The SSS may also identify known sub-blocks that are likely similar to a sub-block being processed (e.g., ingested) and a degree of similarity (e.g., duplicate, very similar, somewhat similar, very dissimilar, completely dissimilar) between likely similar sub-blocks. Similarity sampling sequences replace hashes as the initial and/or primary identifier for a sub-block because the uniqueness of a sub-block may not be its most important attribute for dedupe. Instead, the probability that a sub-block is similar to some other sub-block to within a threshold may be a more important attribute for dedupe, including index size control. Additionally, using a sampling sequence eliminates the possibility of a cryptographic hash collision. Similarity between sub-blocks may be described according to whether the two sub-blocks are similar to within a threshold. A threshold may describe how many characters can be different, a percentage of characters that can be different, how distributed the different characters can be, and so on. For example, a first threshold may be satisfied if two sub-blocks have less than three different characters. A second threshold may be satisfied if two sub-blocks have up to ten different characters, but they are contiguous. One skilled in the art will appreciate that other thresholds can be employed.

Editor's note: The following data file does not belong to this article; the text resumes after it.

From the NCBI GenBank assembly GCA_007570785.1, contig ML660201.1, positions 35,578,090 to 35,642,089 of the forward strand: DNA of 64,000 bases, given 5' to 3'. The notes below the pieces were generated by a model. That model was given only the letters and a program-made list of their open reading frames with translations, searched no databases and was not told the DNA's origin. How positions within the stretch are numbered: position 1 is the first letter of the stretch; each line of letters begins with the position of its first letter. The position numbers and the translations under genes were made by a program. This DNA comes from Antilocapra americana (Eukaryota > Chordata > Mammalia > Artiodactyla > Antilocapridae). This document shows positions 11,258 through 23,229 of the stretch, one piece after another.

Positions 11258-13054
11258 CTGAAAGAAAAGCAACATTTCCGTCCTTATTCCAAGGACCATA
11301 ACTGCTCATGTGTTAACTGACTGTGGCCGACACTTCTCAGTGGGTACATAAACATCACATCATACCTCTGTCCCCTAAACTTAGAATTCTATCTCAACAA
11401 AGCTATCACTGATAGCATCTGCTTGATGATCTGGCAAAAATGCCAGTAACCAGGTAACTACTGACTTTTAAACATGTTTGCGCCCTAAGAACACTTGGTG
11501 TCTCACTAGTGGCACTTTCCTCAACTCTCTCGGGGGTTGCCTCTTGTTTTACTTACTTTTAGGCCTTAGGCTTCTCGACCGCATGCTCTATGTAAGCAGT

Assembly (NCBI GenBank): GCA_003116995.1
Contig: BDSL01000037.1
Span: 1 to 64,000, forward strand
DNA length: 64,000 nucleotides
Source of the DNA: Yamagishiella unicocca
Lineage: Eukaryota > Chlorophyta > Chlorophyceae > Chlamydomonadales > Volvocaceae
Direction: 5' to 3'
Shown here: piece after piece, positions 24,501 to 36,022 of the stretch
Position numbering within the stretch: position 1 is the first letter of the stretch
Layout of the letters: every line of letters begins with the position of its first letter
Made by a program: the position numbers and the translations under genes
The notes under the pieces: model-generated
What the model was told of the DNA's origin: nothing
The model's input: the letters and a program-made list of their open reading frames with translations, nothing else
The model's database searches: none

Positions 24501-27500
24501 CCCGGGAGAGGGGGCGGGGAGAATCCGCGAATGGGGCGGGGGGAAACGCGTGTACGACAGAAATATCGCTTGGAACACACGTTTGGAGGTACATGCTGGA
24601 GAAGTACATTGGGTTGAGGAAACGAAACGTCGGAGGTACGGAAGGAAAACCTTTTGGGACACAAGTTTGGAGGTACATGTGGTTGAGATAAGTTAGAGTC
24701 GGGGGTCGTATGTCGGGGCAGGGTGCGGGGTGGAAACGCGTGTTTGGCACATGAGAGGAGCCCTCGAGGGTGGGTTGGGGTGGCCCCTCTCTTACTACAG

Conventionally, a hash function considers every unit of data (e.g., bit, byte, character) in a chunk when computing a hash. This is necessary to support exact uniqueness determinations. However, even with a wide cryptographic hash, a hash collision can still occur. When similarity is considered instead of uniqueness, all-inclusive sub-block wide hashes may no longer be processed. Instead, a chunk may be sampled at a number of locations and the sample results compared to determine how likely it is that a sub-block being processed is similar to other known chunks to within a certain degree. Two chunks that differ in only one location will produce two different hashes. However, two chunks that differ in only one location may produce matching or related SSS. Recall that the “sample” may be a specially constructed weak hash that touches fewer data locations than a wide cryptographic hash. Since the sampling sequence does not touch every byte like the cryptographic hash approach, a sampling sequence approach may provide performance improvements over conventional systems.